It is another Friday! However, after the events on Tuesday I have sensed an understandable sad lull amoungst us. Therefore I have another fantatstic interview for you all, and I am super excited. Niamh is a body positive blogger with a passion for beautiful lingerie. I am very much enjoying seeing how different people have overcome their demons, and strive to lead a positive life. Find Niamh’s blog H Cup Chronicles and find her on Instagram as hcupchronicles. Here is what she had to say about her journey:
- At what age did you start becoming aware of your body and a pressure to look a certain way?
I’m pretty sure it was at a very young age. I remember feeling like I looked different from everyone else in primary school, because I was bullied and the bullies usually talked about my appearance. I was told I was fat, which I wasn’t. I think because I started developing earlier than everyone else and had my first bra at 10 years old, they thought I was weird. I started comfort eating around the same time because at such a young age I didn’t know how else to deal with it.
- Do you recall any defining moments in your past that negatively affected your body image?
One of the girls who bullied me in primary school made some really horrible comments about me and how fat I was, so for a long time I believed I was much bigger and heavier than I actually was. It became a vicious cycle of thinking I was fat and that that was bad, comfort eating, inevitably putting on weight and comfort eating more to deal with that. I never actually became “overweight” until my early twenties though. My mum was also always a really negative impact. She has her own body issues and projects that onto me and my sister. So many times stand out in my memory of her berating me for needing to go up a size in jeans (which is normal for a growing teenager), saying a girl my age shouldn’t have to wear THAT dress size, and that men wouldn’t want to go out with me because I was so fat.
- What has been the biggest struggle for you to overcome on your journey to self-acceptance?
Weight, and how it looks on my body. I’m naturally curvy and will never be thin with a flat stomach. My weight has fluctuated a lot over the years, and while I am lighter now than I was at my heaviest, I didn’t lose weight because I thought it would fix anything. I realised that certain foods were causing health issues and that exercise actually made me happy, so weight loss was just a natural result. The hardest thing I think has been having to listen to people’s compliments. At my lightest, people would constantly say how well I’d done to lose all the weight and I looked so much better. Did they think I looked awful before? I don’t like people to see me as an after, and even though I know it doesn’t matter what weight I am, it still got into my head that I was “better” at a certain dress size. So when I started to gain weight again earlier this year, I found it really hard to deal with because it’s so tied in with mental health. I don’t weigh myself because I find it extremely triggering, but I could see my body looked very different and my bras were not fitting. I started to hear those negative voices in my head again telling me I was worthless and ugly and that my girlfriend would stop being attracted to me. I had to learn to overcome that again. I know that it is an ongoing journey and I will probably have to go through this again, but at least now I think it’ll be a little easier each time I deal with changes in my body.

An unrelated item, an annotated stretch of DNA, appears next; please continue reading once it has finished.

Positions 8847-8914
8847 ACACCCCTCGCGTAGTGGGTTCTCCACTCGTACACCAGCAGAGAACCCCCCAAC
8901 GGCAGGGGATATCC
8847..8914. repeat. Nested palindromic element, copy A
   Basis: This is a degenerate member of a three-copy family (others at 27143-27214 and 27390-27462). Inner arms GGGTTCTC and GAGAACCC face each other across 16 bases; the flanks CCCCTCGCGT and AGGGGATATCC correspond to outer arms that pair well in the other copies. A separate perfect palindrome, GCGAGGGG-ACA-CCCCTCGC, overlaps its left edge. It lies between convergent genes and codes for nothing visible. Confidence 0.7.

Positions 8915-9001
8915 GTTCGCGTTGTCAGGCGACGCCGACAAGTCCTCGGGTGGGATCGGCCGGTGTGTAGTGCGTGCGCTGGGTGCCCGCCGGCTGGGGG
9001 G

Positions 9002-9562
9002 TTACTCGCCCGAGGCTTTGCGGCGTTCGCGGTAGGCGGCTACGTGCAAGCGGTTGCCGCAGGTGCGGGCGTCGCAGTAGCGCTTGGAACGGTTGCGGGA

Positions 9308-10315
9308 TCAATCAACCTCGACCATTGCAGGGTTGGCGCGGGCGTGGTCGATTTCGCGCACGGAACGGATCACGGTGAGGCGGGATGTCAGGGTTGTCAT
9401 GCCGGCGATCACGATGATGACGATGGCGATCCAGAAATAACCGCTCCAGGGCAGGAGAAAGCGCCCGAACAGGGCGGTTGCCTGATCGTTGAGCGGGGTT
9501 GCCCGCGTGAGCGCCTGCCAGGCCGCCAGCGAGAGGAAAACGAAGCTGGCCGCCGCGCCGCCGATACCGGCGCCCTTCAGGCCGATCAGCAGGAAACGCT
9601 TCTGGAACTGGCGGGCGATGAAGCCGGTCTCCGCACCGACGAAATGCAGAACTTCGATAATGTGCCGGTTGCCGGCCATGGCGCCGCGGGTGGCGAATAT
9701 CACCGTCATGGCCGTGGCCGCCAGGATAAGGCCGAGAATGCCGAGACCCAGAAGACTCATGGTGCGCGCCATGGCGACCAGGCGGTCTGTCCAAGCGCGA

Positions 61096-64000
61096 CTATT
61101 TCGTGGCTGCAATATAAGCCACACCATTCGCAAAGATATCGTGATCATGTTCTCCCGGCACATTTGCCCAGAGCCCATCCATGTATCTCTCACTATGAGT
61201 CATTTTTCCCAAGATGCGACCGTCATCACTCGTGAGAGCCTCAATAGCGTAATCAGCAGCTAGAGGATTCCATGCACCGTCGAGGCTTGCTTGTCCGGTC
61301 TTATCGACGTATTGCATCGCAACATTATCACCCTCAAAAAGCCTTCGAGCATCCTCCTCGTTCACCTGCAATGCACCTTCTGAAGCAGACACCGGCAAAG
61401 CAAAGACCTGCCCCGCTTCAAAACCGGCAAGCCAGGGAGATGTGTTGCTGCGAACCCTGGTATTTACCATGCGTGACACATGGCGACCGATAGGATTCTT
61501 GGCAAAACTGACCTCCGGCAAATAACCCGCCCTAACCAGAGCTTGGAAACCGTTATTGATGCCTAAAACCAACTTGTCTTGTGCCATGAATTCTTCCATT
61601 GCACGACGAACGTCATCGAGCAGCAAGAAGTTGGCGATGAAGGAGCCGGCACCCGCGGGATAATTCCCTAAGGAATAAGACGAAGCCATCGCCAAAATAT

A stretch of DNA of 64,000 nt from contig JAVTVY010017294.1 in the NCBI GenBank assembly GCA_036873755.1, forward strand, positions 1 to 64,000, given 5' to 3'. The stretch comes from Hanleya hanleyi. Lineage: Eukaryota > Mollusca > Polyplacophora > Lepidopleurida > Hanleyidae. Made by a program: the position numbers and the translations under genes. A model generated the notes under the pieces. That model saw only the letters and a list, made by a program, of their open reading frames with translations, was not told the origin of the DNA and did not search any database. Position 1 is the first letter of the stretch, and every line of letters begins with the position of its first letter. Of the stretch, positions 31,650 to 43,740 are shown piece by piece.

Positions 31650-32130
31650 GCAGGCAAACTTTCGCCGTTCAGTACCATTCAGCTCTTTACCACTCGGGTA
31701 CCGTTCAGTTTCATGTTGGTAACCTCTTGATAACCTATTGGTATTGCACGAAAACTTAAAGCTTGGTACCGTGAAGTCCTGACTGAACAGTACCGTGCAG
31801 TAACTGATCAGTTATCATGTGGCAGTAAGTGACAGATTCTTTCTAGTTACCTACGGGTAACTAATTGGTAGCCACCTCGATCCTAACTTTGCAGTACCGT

- What prompted you to start promoting body confidence on social media?
I’ve been so passionate about lingerie for a few years, since finding my true bra size and working as a bra fitter. I decided to start a lingerie blog and it seemed natural to post photos of myself in my lingerie. My body type is not typically represented, even in brands that make lingerie for larger cup sizes, so I thought it might help some women to see someone similar to them wearing the bras they like or wanted to try. When I first discovered body positivity and fat activism, it was seeing women who looked like me that really inspired me to try and love myself and my body as it is, so it kind of seems like a good way to give back to the community that gave me so much, and continues to do so.
- If you could give your teenage self some advice, what would it be?
You’re completely normal, and in no time at all you will have way too many other things to worry about to waste time worrying about what people think of you and your body! Your body looks the way it is meant to look.
- How has the body confidence community helped you stay body confident?
Just looking at photos of other bopo bloggers everyday helps me and motivates me. I definitely notice a difference in my mood and mental health if I scroll through a bunch of photos of women who more closely resemble me, compared to when I’m bombarded with images of one, unrealistic body type. I’m aware skinny shaming is a real thing and doesn’t help the body positive movement, but I still need to see myself represented and to see women with bodies like mine to feel like I’m normal and valid and beautiful. The honesty of many bopo bloggers also really helps me when I’m having low days. We’re all on this journey and not every day is perfect, and it’s nice to know we still all falter sometimes and that I’m not judged when I don’t feel positive about myself.
- Finally: if you are having a low self-confidence day, what do you say to yourself or do to remind you how amazing your body truly is?
I usually look at myself a lot in the mirror and focus on the bits that I really like, even when I’m feeling low. I take a lot of pictures of myself and make myself talk about the things I do like and try not to.
Big love to Niamh for telling us her truth. Honesty can be one of the most inspiring things when it comes to self-acceptance. Thank you, Niamh.